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Thread: Ideas I've known

  1. #1

    Default Ideas I've known

    An Ausie invented a pulsed EM device that broke hydrocarbon chains down into lighter compounds which converted bad gas into good useable gas, and made good gas great gas, much better gas mileage. This device is now used to turn heavy crude into sweet light crude. It was just a coil of copper wire wound around a fuel hose, driven by a free running oscillator.

    I believe this same Ausie invented a vortex fuel atomizer which atomized fuel much better than anything currently being used.

    Ionized intake air:
    http://www.freepatentsonline.com/6675780.pdf

    Lots of possibilities here:
    http://www.freepatentsonline.com/res...it=&patents=on

  2. #2

    Default

    Vortex atomizer for water:
    http://www.vortexair.biz/Cooling/Spr...rayvector.html

    Leaves me wondering what all might have to be done to use this for atomizing fuel.

  3. #3
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    Default

    Quote Originally Posted by Retro View Post
    Vortex atomizer for water:
    http://www.vortexair.biz/Cooling/Spr...rayvector.html

    Leaves me wondering what all might have to be done to use this for atomizing fuel.
    It is already done in current power generation systems and in early diesels.

  4. #4

    Default

    I don't believe I've seen any OEM method of atomizing fuel which makes droplets as small as a vortex nozzle can. A vortex nozzle does almost as well as an ultrasonic atomizer.

  5. #5
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    Default Look up . . .

    Quote Originally Posted by Retro View Post
    I don't believe I've seen any OEM method of atomizing fuel which makes droplets as small as a vortex nozzle can. A vortex nozzle does almost as well as an ultrasonic atomizer.
    . . . Transonic Combustion in Camarillo California. They have a critical point injection system that, for all intents and purposes, results in sub-micron fuel droplets. The effectiveness is seen in the fact that diesel applications produce particulates only in the sub-micron range. A range far below most of the particulate traps.

    Also, air assisted injection is used in fuel burners and diesels all over the world. This is not a new technology.

  6. #6

    Default

    I knew there were benefits to heating fuel, but can't say I ever heard that it would help atomize diesel or any fuel of that nature, although better atomization would be a side benefit of reducing the surface tension of any liquid. To hit sub-micron level though, my 1st impression is something more than heat is involved.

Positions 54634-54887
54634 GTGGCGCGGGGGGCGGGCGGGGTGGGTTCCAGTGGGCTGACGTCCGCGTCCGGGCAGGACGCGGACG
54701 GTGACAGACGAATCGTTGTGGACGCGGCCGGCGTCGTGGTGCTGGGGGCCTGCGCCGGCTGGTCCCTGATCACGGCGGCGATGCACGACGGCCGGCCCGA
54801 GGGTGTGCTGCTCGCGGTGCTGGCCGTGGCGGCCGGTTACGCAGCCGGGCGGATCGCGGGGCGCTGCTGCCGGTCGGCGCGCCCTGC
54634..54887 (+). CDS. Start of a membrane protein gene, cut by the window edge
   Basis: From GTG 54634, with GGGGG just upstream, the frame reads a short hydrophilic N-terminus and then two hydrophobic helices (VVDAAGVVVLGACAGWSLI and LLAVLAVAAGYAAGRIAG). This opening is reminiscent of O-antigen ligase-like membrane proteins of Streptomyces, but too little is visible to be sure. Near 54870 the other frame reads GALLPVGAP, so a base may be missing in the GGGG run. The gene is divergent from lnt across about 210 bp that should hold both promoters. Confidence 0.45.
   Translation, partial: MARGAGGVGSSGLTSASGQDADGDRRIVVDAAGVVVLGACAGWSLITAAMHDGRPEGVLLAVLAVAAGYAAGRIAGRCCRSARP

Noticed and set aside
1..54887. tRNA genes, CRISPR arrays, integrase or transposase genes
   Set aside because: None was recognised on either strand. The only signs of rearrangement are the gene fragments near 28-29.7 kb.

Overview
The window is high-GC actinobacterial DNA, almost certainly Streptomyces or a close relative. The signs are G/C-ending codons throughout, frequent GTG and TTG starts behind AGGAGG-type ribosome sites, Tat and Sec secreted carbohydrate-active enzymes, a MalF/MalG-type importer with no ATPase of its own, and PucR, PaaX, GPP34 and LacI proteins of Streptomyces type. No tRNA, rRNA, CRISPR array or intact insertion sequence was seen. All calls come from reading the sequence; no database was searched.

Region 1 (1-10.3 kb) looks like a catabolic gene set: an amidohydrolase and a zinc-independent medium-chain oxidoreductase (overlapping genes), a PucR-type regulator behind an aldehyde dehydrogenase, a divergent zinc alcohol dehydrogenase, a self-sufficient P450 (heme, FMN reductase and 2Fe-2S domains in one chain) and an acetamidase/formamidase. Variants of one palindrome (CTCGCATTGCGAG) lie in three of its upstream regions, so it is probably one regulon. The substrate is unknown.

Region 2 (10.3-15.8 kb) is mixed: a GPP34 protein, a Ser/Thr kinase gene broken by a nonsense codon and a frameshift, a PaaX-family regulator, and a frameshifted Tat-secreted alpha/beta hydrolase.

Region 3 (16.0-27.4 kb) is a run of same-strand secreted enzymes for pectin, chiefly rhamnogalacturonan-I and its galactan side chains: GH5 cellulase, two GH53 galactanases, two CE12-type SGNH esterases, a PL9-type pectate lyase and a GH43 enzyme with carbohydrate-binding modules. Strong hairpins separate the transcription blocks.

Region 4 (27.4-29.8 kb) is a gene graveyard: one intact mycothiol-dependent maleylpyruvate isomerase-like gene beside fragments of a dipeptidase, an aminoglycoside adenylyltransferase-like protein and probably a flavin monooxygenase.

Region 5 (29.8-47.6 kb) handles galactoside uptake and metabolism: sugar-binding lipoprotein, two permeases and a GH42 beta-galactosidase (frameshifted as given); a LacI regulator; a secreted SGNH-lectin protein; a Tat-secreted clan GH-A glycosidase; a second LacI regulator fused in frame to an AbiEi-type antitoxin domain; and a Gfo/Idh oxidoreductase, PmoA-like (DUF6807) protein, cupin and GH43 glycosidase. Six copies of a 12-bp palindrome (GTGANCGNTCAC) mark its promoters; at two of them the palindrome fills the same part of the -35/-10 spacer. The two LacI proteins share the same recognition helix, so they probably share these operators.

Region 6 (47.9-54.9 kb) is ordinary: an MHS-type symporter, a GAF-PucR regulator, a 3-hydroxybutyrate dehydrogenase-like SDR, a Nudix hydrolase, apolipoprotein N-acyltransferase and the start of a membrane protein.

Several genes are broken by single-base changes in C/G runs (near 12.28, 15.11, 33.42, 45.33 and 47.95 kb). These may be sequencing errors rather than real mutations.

Got to say I have not seen air involved with any injectors on the market. But, it's been a few years since I was directly involved with anything that might make use of direct injection. Seems to me it would be a selling point and so marketing would be sure it was in the public eye. Who uses air with injectors, and what methods do they use?

  7. #7
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    Default Injection technology is keeping up with the needs of the market.

    Quote Originally Posted by Retro View Post
    I knew there were benefits to heating fuel, but can't say I ever heard that it would help atomize diesel or any fuel of that nature, although better atomization would be a side benefit of reducing the surface tension of any liquid. To hit sub-micron level though, my 1st impression is something more than heat is involved.

    Got to say I have not seen air involved with any injectors on the market. But, it's been a few years since I was directly involved with anything that might make use of direct injection. Seems to me it would be a selling point and so marketing would be sure it was in the public eye. Who uses air with injectors, and what methods do they use?
    The heating of the fuel in Transonic's application is not just for the sake of viscosity reduction. Heat and pressure bring it to a critical point where the three phases of matter meet (gas, liquid and solid). Upon injection into the working chamber, the rate of fuel diffusion is greatly accelerated resulting in much improved fuel mixing before the oxidation (combustion) commences. Critical point studies are a regular part of undergraduate chemistry and physics majors and become quite involved. Without foreknowledge of the science, it can become a meaningless discussion but, suffice it to say, the fuel combustion characteristics are greatly accelerated and compressed resulting in possible fuel savings and emissions reductions - characteristics which can be paralleled by HHO addition.

    Air assisted injection goes all the way back to the earliest diesels. They also were used in modern gasoline production vehicles. Subaru, Honda and a few Italian makes are users that come to mind. A leader in heavy fuel air assisted injection is Orbital of Australia. You can see some of their applications in this article:

    http://www.eaa.ca/experimenter/artic...09-12_fuel.asp

  8. #8

    Default

    Now that's impressive.

    They have the technology that far along, and it's not in general use with automobiles.

    Thanks for providing your knowledge and the link Rusty.

    Heavy workload this week and next, so my visits to the forum will be few for a while.

    -Retro

  9. #9

    Default

    Breaking down hydrocarbons using pulsed EM:
    http://www.vlbengine.com/cracker.html

  10. #10

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